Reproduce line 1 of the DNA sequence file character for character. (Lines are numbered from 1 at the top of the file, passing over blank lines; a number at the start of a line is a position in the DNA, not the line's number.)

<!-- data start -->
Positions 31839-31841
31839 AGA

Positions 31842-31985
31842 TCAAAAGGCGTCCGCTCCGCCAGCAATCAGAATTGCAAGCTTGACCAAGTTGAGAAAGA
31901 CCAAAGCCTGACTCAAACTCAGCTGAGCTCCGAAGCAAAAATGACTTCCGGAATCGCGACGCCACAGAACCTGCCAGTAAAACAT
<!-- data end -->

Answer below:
Positions 31839-31841